Maids, butlers, and bellhops save iconic New York hotel

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The Independent US

The drastic surgery planned for the fabled Plaza Hotel in New York, which would have seen most of its rooms converted to apartments and some of its famous public spaces given over to shops, is to be dramatically scaled back.

The drastic surgery planned for the fabled Plaza Hotel in New York, which would have seen most of its rooms converted to apartments and some of its famous public spaces given over to shops, is to be dramatically scaled back.

The beaux arts monolith on the south-eastern corner of Central Park is one of the most beloved landmarks in the city and has featured in many Hollywood films including North by Northwest, Home Alone 2 and Plaza Suite.

It will still close for renovation as originally scheduled at the end of this month for nearly two years. But its refurbishment will now be considerably more modest, under an agreement reached between the new owners and New York's hotel union.

The bones of the hotel, which has welcomed kings, queens, presidents and movie stars, will still change but its soul may have been saved.

Indeed, its many distinguished ghosts, from Ernest Hemingway to Dorothy Parker and Truman Capote - not to mention roller-skating Eloise of the children's books - who before were surely preparing to check out in disgust may now just be persuaded to stay.

Most strikingly, the opportunity to sip tea and eat sandwiches - cucumber even - in its gilded Palm Court will not be lost when it reopens.

Under the new blueprint the owner will conserve all the Plaza's most important public spaces, including the Oak Room and the huge ballroom, the wedding reception venue for celebrities such as Donald Trump and Catherine Zeta Jones.

The deal, brokered in marathon talks by the New York Mayor, Michael Bloomberg, should also ensure that the Plaza will remain, above all, a hotel.

Under the original plans announced earlier this year, the number of rooms was to have been slashed from 800 to just 150, with the rest becoming luxury apartments. But Elad Properties, which purchased the 18-storey building for $675mlast autumn, has now promised to retain nearly 350 rooms. And it has abandoned its vision of a giant luxury goods shop, which would have devoured most of the public spaces, in favour of more modest retail units.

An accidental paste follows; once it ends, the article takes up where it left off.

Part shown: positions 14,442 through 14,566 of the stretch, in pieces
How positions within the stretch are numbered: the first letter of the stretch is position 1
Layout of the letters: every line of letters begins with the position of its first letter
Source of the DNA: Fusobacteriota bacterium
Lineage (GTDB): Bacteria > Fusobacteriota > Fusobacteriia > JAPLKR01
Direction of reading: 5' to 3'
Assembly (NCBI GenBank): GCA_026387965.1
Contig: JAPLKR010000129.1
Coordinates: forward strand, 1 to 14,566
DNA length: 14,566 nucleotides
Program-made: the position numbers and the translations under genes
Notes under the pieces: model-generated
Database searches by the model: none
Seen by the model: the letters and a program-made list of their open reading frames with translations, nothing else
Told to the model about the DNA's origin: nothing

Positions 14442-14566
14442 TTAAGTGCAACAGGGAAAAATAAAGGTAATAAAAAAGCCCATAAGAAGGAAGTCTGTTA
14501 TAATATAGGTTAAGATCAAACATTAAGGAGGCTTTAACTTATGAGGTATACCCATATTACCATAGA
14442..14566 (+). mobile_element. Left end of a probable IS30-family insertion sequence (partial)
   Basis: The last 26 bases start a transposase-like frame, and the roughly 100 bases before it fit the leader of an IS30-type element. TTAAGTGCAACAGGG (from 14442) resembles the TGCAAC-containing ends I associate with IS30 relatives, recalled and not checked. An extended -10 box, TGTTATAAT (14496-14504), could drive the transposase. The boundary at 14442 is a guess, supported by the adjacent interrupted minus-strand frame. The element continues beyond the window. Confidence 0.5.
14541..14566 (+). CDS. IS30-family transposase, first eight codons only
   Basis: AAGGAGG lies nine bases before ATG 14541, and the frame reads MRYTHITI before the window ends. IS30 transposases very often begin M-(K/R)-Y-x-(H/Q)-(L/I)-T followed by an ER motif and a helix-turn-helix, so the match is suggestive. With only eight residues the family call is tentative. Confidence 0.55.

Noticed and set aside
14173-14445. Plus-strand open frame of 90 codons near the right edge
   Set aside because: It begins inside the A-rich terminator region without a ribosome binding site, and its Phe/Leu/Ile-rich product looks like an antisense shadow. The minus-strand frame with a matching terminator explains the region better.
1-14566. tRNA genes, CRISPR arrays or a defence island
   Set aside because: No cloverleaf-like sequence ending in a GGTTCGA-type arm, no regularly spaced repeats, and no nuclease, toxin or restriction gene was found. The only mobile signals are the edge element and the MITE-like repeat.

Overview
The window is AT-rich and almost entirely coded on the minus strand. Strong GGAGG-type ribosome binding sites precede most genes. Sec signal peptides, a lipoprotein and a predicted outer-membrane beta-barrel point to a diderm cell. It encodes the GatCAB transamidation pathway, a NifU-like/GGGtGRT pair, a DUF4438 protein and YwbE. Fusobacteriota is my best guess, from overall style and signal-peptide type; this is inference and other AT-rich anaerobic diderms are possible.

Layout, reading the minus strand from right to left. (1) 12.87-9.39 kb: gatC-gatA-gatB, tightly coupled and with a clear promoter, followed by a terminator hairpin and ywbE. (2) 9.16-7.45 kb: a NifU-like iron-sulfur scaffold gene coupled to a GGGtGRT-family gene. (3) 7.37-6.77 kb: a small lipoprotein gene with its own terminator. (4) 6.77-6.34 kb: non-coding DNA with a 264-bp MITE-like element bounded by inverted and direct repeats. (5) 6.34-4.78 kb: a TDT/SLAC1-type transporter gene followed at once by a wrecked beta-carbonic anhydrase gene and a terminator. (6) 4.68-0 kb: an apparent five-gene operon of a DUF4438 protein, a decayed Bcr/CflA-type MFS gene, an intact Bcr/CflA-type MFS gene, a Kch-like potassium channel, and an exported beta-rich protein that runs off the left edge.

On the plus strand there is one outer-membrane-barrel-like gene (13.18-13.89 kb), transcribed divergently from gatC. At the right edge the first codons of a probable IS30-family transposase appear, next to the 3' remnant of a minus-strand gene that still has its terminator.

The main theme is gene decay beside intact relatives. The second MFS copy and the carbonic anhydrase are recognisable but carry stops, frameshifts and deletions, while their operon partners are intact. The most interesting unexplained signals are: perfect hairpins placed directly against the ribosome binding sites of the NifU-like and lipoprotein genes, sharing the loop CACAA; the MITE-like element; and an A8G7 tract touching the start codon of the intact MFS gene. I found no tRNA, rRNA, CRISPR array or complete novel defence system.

"The legend lives. The Plaza continues," boasted Miki Naftali, Elad's president and chief executive, who promised the $350m refit would ensure that the Plaza "will continue to entertain visitors to New York for another 100 years".

The original plans for the Plaza sparked fury both from the hotel union and from several high-profile New Yorkers concerned that one of the city's most symbolic structures, with its marble, gilt and chandeliers, was to be butchered. Among them was Ronald S Lauder, chairman of the Museum of Modern Art, who recently flew to Israel to plead with its owners to reconsider their original plans.

For the staff and its union, the settlement is a signal victory, achieved after days of negotiations that on several instances almost broke down. About 350 of the hotels workers - about double the original number - will now reclaim their jobs at the Plaza when it reopens.

It also promises a political boon for Mr Bloomberg, who was welcomed with loud cheers and whistles when he announced the new agreement in a room packed with hotel staff late on Thursday.

In particular, it will put him in good stead with the city's unions just six months before he tries for re-election as Mayor.

The grimaces worn of late on the faces of its doormen and porters were mostly replaced by smiles. "I'm elated," conceded Joseph Lamont, a Plaza bellman for 17 years. "The children and families really love this hotel." So too was Marguerite Callendar, a 27-year-old veteran of the hotel who said she was "proud of what we have accomplished".

The leader of the New York Hotel Trades Council, Peter Ward, warned, however, that the Plaza was not the only hotel that has been threatened by the rush by owners to convert guest rooms to apartments.

The trend has seen the loss of about 3,400 hotel rooms in New York with more conversions now planned, some at equally well known establishments like the St Regis Hotel, just a few blocks from the Plaza.

"We made a good deal at the Plaza," Mr Ward said, "but it's one battle. The war is a bigger issue".

His union is pressing the city council to pass legislation to limit the number of hotel conversions.

The Plaza

* Opened its doors in 1907, with no fewer than 1,650 crystal chandeliers. With its beaux arts exterior and 18 storeys, the hotel aimed to create a bit of Versailles in New York with marble and mirror interiors.

* It has featured in many films and books, such as F Scott Fitzgerald's ''The Great Gatsby''. A famous fictional guest was Eloise, the naughty little girl of Kay Thompson's 1955 classic children's book.

* A standard room in 1907 was $2.50. Rooms available today: $459.

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